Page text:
Re: [vnrg] Status of the VNRG: Dormant or dead?

Joe Touch <> Wed, 06 July 2011 15:52 UTC

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Date: Wed, 06 Jul 2011 08:51:44 -0700
From: Joe Touch <>
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Subject: Re: [vnrg] Status of the VNRG: Dormant or dead?
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Hi, all,

(speaking as an individual participant)

On 7/6/2011 2:44 AM, Roland Bless wrote:
>> We had the last meeting at the Beijing IETF meeting and also some lively discussion afterwards.
>> One of the areas of discussion was (amongst many others):
>> - openflow vs. forces
>> - how forces would fit in virtual networks
> I see both technologies mainly focused on control plane / data plane
> separation.

I agree, and don't see either as particularly relevant to VNs. They're 
implementation issues, AFAICT. The more relevant technology to me is 
router virtualization.

>> - do we need tunnel headers for virtual networks on the wire or not?
> That depends on the substrate technology, some allow to embed a "VNet
> Tag" to identify different virtual links, e.g., VLAN-Tags in Ethernet
> headers.

Again, this is an implementation issue. I would expect some sort of 
indicator of VN, which can be buried inside an existing header or can 
require an additional header.

>> - definition of acid tests
> Not only definition of acid tests, but also definition of
> terms. For instance, how differ traditional VPNs from Virtual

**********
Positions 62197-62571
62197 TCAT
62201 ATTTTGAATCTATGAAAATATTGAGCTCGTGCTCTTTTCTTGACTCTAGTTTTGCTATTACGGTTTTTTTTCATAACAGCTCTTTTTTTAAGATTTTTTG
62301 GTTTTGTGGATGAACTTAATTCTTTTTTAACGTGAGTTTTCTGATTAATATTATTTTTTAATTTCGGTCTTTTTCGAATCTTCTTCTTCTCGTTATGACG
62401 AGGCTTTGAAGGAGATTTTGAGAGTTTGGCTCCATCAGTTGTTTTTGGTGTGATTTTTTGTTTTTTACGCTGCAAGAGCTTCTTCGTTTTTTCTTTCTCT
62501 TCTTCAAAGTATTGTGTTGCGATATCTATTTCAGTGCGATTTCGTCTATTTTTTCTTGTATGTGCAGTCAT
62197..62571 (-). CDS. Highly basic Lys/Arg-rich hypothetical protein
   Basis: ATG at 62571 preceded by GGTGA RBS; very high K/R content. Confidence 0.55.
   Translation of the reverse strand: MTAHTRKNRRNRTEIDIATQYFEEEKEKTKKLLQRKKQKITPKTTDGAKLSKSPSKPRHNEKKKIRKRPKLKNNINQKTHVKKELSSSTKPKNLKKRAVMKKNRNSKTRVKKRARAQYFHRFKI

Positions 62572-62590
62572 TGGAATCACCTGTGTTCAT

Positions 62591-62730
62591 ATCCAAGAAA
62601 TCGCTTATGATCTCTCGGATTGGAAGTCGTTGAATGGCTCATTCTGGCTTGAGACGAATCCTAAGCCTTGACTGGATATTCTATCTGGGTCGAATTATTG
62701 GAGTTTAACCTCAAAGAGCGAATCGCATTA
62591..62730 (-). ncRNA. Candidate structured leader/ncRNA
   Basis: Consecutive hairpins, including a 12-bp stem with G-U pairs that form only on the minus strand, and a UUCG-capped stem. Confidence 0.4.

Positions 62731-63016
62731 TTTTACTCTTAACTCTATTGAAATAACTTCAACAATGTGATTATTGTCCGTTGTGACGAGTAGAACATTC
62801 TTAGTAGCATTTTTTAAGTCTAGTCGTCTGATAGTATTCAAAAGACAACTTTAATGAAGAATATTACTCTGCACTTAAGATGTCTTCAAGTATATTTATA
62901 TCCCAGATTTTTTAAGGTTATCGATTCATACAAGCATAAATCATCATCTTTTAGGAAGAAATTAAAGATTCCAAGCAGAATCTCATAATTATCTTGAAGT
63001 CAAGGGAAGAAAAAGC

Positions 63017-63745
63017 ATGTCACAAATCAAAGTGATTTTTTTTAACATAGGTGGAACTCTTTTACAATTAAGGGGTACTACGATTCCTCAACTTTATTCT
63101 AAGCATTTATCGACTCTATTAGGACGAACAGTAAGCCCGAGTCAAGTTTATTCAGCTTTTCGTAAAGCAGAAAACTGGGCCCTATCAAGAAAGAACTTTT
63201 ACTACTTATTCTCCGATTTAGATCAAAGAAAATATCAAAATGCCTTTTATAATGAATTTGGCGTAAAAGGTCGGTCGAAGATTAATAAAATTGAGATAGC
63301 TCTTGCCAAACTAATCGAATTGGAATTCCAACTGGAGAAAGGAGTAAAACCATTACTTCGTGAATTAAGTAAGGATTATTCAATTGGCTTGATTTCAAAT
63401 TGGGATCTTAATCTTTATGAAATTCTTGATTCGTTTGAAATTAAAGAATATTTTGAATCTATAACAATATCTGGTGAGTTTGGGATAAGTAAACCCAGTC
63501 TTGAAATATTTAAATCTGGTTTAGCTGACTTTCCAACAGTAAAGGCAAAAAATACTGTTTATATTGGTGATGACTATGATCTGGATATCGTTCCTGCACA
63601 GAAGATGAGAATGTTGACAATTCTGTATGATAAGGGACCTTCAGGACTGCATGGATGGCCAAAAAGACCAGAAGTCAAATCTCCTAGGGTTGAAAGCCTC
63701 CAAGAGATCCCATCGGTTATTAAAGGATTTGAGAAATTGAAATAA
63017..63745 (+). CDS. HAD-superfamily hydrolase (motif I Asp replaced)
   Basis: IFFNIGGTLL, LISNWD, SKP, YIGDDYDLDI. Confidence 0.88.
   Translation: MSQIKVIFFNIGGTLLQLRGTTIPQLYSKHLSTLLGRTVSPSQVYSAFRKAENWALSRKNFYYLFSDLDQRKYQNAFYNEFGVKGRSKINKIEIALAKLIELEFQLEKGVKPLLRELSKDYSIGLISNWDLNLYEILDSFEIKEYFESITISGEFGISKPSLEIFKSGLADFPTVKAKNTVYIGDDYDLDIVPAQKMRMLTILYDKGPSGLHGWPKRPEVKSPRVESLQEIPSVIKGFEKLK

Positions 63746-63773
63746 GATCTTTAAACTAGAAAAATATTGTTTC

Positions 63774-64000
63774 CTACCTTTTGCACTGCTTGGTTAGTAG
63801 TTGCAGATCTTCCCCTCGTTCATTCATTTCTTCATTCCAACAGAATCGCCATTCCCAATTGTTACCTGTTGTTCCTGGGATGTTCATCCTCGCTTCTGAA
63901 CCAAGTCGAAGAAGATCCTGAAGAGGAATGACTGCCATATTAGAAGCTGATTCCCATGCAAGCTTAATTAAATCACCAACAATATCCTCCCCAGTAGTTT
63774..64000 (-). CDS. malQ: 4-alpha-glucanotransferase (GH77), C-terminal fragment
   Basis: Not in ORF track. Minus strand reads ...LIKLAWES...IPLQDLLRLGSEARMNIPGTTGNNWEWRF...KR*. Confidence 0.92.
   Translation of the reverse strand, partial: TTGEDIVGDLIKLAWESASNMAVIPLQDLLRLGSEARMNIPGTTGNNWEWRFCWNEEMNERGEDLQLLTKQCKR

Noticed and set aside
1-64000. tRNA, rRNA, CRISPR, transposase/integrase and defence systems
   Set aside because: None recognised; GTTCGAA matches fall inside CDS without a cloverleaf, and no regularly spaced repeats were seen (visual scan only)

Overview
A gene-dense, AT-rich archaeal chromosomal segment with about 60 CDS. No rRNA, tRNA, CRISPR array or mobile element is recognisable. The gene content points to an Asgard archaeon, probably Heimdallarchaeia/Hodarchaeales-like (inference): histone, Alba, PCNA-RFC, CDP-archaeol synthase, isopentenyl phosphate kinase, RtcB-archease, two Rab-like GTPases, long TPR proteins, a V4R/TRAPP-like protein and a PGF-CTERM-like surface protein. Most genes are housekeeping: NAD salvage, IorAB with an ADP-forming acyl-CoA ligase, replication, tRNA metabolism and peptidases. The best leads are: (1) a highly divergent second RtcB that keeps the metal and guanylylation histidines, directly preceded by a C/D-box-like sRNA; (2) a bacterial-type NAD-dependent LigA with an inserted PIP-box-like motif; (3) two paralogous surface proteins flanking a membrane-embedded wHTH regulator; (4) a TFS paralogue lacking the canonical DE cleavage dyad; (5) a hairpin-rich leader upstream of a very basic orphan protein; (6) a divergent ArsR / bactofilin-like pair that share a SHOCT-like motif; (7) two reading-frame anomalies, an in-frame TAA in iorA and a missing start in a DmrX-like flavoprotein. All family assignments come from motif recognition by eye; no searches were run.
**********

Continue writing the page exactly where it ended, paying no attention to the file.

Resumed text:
> Networks in the context of network virtualization? IMHO current
> VPN solutions concentrate mainly on virtual links, advanced concepts
> consider virtual nodes as active elements.

IMO, a VPN extends an existing network to add a new node, or ties two 
existing networks together, i.e., it's a way to add a single private 
link to a new node.

Further, VPN nodes are always a member of exactly one VPN.

A PPVPN is a network provided by another party (the provider) so that 
users can join it via basically conventional VPN methods.

I don't think of VPNs as addressing either link or router multi-use, either.

None of this is true of VNs, IMO - a VN is a complete E2E network, can 
coexist with many other VNs (even to the same endpoint nodes), etc.

 > How do OpenFlow concepts fit
> into the classification?

IMO, Openflow is a tool; it does not define a network architecture. It 
can be useful in moving some network issues elsewhere (e.g., allowing a 
non-VPN capable node to join a VPN, or helping to implement router 
virtualization outside a router that doesn't support it). I don't see 
Openflow as anything other than one of many tools here - and one I've 
never needed to develop VNs (if others do, I'd be glad to hear why).

>> What do you see is important for the RG right now or what is missing?
> See above, but maybe we should also consider questions such as
> what interfaces and protocols are needed for creating inter-provider
> virtual networks.

That seems to presume we know what an intra-provider VN is, and I'm not 
sure we're all on a single page there... ;-)